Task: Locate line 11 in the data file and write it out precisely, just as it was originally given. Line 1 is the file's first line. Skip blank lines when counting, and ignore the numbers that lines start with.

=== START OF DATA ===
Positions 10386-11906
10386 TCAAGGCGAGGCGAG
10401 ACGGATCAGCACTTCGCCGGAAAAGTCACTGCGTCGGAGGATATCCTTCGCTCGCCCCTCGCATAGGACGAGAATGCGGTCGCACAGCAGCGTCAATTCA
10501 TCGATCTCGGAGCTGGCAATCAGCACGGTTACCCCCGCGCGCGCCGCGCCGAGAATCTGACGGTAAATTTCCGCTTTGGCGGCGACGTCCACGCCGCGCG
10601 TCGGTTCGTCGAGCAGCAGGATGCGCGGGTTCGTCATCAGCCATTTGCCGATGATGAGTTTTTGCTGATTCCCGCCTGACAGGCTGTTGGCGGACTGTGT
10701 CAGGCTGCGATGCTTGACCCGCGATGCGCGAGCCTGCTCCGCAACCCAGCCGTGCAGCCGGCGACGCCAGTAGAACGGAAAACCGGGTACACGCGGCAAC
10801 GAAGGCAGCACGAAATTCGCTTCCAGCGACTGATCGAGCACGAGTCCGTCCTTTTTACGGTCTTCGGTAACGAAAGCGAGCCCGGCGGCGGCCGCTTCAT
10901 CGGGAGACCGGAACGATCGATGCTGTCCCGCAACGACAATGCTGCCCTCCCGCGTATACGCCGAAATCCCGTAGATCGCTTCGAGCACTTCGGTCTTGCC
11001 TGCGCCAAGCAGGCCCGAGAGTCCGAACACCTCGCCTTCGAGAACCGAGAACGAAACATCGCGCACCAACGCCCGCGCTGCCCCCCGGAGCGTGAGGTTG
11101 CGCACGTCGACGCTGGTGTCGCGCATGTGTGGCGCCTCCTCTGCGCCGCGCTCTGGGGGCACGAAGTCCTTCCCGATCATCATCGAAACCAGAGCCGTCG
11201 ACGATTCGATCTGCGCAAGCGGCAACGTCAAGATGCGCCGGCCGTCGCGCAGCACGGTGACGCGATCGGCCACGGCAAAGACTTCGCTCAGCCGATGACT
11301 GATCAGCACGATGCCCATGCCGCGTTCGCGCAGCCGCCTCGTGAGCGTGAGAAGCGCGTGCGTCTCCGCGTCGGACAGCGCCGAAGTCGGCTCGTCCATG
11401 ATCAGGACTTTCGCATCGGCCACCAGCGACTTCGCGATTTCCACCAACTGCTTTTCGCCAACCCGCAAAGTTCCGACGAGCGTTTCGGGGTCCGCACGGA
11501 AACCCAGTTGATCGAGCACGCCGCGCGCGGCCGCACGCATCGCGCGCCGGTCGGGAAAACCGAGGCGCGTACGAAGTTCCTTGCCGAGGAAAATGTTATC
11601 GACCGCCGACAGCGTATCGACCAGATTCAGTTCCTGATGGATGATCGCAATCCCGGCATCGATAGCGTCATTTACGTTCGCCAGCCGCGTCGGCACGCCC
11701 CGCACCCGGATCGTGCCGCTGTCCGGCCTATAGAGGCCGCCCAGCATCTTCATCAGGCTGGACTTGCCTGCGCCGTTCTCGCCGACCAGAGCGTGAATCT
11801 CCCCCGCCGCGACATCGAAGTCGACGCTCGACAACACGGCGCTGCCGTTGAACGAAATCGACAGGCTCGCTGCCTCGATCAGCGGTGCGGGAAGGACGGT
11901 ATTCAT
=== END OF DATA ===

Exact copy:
11201 ACGATTCGATCTGCGCAAGCGGCAACGTCAAGATGCGCCGGCCGTCGCGCAGCACGGTGACGCGATCGGCCACGGCAAAGACTTCGCTCAGCCGATGACT